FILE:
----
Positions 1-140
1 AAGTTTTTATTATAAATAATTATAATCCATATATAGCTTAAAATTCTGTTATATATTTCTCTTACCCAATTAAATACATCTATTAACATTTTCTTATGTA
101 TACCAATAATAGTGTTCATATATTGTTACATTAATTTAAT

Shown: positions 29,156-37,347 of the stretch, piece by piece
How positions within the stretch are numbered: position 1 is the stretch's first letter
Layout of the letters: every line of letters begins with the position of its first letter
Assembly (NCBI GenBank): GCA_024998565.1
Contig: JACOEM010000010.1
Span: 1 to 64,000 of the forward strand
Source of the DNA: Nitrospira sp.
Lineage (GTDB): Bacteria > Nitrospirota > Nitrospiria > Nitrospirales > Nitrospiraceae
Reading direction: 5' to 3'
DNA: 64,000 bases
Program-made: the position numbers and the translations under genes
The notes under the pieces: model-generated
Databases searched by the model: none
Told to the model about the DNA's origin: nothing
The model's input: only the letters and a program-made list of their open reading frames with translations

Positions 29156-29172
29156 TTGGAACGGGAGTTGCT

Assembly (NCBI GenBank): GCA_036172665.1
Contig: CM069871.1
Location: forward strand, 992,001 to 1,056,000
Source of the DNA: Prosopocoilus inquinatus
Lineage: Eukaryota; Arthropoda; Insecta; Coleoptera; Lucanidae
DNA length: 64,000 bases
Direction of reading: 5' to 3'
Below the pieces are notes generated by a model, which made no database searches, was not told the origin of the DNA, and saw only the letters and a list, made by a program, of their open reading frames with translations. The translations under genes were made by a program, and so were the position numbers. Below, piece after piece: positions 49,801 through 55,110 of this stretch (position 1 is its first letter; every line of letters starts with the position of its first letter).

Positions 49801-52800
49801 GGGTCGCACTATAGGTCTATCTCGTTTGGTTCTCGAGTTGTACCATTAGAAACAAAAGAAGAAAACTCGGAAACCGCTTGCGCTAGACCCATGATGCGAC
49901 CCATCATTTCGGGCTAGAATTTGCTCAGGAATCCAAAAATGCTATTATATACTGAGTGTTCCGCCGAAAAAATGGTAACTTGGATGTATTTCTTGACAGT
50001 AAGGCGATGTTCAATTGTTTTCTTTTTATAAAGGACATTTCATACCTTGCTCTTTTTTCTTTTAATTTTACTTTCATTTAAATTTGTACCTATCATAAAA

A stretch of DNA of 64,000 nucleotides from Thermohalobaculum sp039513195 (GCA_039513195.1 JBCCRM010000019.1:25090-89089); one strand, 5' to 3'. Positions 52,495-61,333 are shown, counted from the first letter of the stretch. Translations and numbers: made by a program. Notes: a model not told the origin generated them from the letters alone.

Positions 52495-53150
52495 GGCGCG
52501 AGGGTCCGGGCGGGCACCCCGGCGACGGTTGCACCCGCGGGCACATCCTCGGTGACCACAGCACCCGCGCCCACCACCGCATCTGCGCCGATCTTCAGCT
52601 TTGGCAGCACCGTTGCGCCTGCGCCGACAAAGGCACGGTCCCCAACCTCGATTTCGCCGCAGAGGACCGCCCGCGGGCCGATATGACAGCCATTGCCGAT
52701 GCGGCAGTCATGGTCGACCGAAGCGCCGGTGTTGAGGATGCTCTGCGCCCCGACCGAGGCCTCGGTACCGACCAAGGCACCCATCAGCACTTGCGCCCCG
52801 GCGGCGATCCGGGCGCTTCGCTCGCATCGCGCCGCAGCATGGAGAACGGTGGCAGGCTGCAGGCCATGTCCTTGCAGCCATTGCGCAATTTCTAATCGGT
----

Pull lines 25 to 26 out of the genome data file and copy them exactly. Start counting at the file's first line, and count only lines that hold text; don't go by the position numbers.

Lineage: Eukaryota; Arthropoda; Insecta; Coleoptera; Lucanidae
DNA length: 64,000 bases